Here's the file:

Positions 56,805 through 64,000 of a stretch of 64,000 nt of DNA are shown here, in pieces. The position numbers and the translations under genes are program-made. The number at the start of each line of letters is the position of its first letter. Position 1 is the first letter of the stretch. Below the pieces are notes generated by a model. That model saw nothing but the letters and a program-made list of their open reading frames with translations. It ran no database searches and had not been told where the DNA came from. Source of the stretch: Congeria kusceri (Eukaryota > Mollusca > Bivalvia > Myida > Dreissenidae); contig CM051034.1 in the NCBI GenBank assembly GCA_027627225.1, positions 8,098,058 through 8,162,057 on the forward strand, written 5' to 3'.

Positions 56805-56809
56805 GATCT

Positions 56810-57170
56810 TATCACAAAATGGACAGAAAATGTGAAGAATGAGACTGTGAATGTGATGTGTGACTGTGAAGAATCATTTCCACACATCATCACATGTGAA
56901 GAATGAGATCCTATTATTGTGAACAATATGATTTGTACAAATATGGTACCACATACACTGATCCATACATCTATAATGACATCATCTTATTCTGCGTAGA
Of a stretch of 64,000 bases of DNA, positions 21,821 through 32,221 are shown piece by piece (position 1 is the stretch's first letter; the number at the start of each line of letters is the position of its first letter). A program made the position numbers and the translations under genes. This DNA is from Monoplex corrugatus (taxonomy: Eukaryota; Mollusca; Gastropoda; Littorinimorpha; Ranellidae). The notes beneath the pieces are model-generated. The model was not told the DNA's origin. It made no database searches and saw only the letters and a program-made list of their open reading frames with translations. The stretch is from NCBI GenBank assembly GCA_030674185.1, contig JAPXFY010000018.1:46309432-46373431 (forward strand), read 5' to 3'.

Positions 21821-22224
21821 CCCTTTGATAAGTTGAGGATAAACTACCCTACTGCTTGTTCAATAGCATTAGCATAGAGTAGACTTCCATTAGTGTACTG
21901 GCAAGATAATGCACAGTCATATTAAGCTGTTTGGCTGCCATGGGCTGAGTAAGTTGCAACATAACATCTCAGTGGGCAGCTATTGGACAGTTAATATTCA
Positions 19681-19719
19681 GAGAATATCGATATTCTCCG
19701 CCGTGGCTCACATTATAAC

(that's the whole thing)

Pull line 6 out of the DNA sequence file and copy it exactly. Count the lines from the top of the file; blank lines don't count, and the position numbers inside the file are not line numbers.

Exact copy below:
56901 GAATGAGATCCTATTATTGTGAACAATATGATTTGTACAAATATGGTACCACATACACTGATCCATACATCTATAATGACATCATCTTATTCTGCGTAGA